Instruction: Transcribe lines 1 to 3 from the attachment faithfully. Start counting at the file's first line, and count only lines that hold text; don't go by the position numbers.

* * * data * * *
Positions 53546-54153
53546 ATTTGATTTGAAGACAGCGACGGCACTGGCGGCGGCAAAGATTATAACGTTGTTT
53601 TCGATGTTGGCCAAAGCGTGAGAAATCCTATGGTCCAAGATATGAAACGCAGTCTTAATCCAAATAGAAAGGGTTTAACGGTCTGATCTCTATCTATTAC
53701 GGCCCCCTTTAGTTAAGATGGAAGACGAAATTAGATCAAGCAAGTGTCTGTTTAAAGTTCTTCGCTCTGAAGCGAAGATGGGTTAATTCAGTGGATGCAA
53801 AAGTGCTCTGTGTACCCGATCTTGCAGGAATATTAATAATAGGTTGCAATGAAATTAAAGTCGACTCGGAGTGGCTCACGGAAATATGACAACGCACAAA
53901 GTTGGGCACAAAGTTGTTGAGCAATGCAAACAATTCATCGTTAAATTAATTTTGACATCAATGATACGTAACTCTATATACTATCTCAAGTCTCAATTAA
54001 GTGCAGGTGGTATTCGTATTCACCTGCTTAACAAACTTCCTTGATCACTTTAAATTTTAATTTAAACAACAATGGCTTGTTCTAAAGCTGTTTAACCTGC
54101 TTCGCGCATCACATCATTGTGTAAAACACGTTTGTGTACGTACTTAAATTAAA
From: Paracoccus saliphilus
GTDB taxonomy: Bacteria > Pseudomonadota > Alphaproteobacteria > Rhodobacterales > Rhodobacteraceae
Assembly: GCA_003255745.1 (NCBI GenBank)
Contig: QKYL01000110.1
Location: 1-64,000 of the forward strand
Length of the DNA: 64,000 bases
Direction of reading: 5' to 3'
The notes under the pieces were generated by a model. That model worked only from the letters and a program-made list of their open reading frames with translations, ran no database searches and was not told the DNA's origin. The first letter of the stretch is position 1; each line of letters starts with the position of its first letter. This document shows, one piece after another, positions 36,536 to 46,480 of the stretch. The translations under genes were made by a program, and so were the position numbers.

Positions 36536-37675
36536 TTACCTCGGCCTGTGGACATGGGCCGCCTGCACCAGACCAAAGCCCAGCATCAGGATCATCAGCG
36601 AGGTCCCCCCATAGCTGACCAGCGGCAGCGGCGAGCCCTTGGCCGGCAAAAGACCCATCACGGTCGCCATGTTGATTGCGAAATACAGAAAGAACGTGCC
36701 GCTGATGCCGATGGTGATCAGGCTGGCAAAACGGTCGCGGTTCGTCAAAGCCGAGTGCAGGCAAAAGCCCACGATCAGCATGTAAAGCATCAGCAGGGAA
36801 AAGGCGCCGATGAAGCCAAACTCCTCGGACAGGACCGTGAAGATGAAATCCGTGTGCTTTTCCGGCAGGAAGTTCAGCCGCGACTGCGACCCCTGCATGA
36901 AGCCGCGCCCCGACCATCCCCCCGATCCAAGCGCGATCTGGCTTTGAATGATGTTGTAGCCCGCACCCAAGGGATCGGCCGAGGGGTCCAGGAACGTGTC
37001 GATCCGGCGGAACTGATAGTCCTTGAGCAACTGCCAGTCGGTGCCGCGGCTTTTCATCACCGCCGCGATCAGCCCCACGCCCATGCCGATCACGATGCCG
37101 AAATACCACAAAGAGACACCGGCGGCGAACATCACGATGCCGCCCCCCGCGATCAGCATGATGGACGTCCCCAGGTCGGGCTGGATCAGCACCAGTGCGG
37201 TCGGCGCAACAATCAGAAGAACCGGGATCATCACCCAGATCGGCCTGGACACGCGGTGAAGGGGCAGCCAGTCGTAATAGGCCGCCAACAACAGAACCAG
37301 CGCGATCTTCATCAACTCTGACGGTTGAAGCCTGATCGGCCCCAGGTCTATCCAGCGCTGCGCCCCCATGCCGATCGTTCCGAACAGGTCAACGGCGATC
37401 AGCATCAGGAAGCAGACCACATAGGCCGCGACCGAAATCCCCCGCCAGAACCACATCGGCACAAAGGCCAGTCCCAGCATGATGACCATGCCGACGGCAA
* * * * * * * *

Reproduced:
Positions 53546-54153
53546 ATTTGATTTGAAGACAGCGACGGCACTGGCGGCGGCAAAGATTATAACGTTGTTT
53601 TCGATGTTGGCCAAAGCGTGAGAAATCCTATGGTCCAAGATATGAAACGCAGTCTTAATCCAAATAGAAAGGGTTTAACGGTCTGATCTCTATCTATTAC